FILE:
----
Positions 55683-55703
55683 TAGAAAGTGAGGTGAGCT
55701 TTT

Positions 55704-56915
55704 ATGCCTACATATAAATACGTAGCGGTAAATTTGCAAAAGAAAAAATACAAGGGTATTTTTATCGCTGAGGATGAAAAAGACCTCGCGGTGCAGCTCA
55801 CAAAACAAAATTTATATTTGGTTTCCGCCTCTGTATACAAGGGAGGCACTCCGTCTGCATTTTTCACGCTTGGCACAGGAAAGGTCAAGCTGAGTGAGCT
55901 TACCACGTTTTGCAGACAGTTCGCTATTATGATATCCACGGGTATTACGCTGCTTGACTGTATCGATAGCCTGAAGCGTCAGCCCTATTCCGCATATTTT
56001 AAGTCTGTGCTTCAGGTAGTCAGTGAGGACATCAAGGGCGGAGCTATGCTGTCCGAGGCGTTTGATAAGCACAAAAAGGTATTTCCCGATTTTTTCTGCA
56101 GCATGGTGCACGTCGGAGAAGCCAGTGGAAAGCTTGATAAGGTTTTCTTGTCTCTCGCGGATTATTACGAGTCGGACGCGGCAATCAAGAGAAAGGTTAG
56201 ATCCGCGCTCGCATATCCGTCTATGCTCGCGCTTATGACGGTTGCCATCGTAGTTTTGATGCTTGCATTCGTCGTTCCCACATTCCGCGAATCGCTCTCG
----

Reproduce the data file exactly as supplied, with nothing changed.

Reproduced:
Positions 55683-55703
55683 TAGAAAGTGAGGTGAGCT
55701 TTT

Positions 55704-56915
55704 ATGCCTACATATAAATACGTAGCGGTAAATTTGCAAAAGAAAAAATACAAGGGTATTTTTATCGCTGAGGATGAAAAAGACCTCGCGGTGCAGCTCA
55801 CAAAACAAAATTTATATTTGGTTTCCGCCTCTGTATACAAGGGAGGCACTCCGTCTGCATTTTTCACGCTTGGCACAGGAAAGGTCAAGCTGAGTGAGCT
55901 TACCACGTTTTGCAGACAGTTCGCTATTATGATATCCACGGGTATTACGCTGCTTGACTGTATCGATAGCCTGAAGCGTCAGCCCTATTCCGCATATTTT
56001 AAGTCTGTGCTTCAGGTAGTCAGTGAGGACATCAAGGGCGGAGCTATGCTGTCCGAGGCGTTTGATAAGCACAAAAAGGTATTTCCCGATTTTTTCTGCA
56101 GCATGGTGCACGTCGGAGAAGCCAGTGGAAAGCTTGATAAGGTTTTCTTGTCTCTCGCGGATTATTACGAGTCGGACGCGGCAATCAAGAGAAAGGTTAG
56201 ATCCGCGCTCGCATATCCGTCTATGCTCGCGCTTATGACGGTTGCCATCGTAGTTTTGATGCTTGCATTCGTCGTTCCCACATTCCGCGAATCGCTCTCG